- Voice recognition
- Posture and gait scanning
It’s already commonplace in consumer technology.
Most smartphones have a fingerprint scanner, and many finance apps like Apple Pay use thumbprints to authenticate transactions.
This type of biometric Identity Access Management (IAM) is also becoming more common in B2B tech, particularly in companies dealing with highly sensitive or confidential data.
Zoho One already offers a biometric attendance-checking integration for use in meetings, and in 2018, businesses in the US and Europe were using biometrics for numerous things:
|Item secured by biometric technology||Businesses currently doing it||Businesses planning to in the next 5 years|
|Time clock system||17%||3%|
|Server room door locks||11%||7%|
|Other door locks in the office||9%||5%|
|Apps with sensitive data||8%||8%|
We, for one, welcome the extra layer of security, knowing full well that it could save us from dangerous hackers hell-bent on stealing our automation secrets.
12. Integration with the Internet of Things (IoT)
We’re well aware that all of the software on this list was once the stuff of science fiction.
However, in our opinion, the AI and machine learning applications really moving us into the future are ones where AI is integrated with the Internet of Things (IoT).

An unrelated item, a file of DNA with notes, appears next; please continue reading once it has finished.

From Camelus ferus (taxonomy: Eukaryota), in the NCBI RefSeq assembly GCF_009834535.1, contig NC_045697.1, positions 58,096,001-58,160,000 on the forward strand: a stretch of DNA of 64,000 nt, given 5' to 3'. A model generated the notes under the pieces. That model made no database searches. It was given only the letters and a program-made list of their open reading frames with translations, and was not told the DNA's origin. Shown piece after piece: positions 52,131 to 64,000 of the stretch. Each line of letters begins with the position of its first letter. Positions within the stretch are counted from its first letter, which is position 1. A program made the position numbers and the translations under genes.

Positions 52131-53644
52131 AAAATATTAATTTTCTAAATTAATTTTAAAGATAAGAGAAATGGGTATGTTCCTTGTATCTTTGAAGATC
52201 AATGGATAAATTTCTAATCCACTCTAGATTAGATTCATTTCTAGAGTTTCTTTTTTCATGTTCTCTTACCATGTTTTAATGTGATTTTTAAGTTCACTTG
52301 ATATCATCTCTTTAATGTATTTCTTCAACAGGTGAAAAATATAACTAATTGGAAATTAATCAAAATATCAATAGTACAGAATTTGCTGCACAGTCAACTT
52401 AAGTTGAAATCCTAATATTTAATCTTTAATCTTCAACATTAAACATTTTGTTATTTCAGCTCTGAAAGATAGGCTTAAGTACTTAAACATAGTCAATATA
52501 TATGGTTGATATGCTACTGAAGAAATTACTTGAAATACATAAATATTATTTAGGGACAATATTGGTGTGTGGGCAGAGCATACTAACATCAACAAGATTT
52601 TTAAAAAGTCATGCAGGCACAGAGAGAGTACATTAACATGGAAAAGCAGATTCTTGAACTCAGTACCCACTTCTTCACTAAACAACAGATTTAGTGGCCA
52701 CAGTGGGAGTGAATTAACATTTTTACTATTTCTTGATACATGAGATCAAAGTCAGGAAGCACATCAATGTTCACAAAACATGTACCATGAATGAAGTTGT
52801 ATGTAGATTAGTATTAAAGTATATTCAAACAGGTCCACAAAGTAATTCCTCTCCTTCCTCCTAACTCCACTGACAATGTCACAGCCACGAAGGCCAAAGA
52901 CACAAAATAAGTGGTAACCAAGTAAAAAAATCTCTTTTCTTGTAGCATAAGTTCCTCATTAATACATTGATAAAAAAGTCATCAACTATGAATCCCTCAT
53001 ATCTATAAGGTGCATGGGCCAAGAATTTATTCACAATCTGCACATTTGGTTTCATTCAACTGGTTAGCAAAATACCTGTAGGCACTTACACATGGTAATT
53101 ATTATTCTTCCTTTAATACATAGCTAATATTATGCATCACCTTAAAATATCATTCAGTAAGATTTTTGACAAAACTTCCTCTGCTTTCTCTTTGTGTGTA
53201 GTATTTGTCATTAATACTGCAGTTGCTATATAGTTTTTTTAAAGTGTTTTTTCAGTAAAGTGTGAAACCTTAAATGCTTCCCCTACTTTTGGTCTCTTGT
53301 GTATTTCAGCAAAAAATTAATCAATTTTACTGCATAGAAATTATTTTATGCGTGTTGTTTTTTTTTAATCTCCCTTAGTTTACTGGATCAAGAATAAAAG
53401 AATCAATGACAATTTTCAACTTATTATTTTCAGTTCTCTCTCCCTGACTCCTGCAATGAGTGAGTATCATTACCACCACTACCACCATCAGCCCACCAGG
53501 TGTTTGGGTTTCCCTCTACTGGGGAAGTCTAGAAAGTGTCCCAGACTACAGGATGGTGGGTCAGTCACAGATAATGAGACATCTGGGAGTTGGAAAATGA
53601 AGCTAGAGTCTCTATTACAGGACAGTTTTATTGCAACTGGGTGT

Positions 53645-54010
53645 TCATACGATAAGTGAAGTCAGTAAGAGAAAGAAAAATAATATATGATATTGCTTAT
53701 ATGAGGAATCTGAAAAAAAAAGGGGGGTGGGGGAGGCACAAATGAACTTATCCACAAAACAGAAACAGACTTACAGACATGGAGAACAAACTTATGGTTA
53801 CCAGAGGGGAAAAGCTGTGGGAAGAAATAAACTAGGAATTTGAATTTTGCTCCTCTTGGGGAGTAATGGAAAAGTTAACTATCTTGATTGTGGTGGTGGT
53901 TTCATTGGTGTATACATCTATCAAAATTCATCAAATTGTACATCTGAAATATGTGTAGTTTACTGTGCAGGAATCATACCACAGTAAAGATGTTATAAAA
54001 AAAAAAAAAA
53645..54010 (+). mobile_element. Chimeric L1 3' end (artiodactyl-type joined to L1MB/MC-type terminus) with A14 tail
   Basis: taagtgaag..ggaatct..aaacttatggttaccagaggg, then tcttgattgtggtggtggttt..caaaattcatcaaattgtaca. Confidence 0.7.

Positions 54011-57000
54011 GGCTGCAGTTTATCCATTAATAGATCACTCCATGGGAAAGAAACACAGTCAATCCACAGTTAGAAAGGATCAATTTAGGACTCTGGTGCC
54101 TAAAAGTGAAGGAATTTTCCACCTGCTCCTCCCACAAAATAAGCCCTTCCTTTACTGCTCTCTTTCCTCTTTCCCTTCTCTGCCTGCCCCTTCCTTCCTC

And yes, we also think that “the Internet of Things” might just be the coolest sounding name we’ve ever heard.
But that’s not why it’s revolutionary.
Its true power lies in its potential to build dynamic digital environments that predict and adapt to your every move, both at home and at work.
There are loads of examples of how this might work or how it’s already working for consumers.
- Tesla’s self-driving car uses AI to predict the behaviour of pedestrians and other drivers based on the time and weather, and IoT to communicate with other vehicles.
- Smart electricity meters use IoT and AI to heat your home more efficiently based on your work schedule and the weather outside.
There is a myriad of applications for businesses, too.
For example, AI and IoT are being used to increase energy efficiency in Google’s immense data centres, where AI works to predict suitable operating conditions and then relies on the IoT to adjust the air conditioning in server rooms.
One word: wow.
And with this sense of awe lighting up our faces, we’re set to wrap up today’s article.
It’s time to terminate all those bad thoughts about AI.
They’re holding your business back because 21st century AI and machine learning are one of the best ways to:
- Keep up with the dynamic demands of the market (and yes, we’re singling out Millennials and Gen-Z’s)
- Get detailed insights into your business – and act on them, too
- Retain more of your customers
- Increase security and cut down on cyberattacks
- Automate tedious, life-sucking tasks
- Make way more money
With all these benefits on offer, you’re surely eager to supercharge your processes and workflows with AI and machine learning.
But, as we’re sure you can tell, it’s a complex task.
You can’t just go to Kmart and pull AI off a shelf. You need an expert by your side to help you get it just right.
And at Human Pixel, we’re here to make that happen because our speciality is marrying cutting-edge technology with the human touch. So take a look at our work, read more of our blog, and when you’re ready, contact us to discuss how AI can move your business into the future.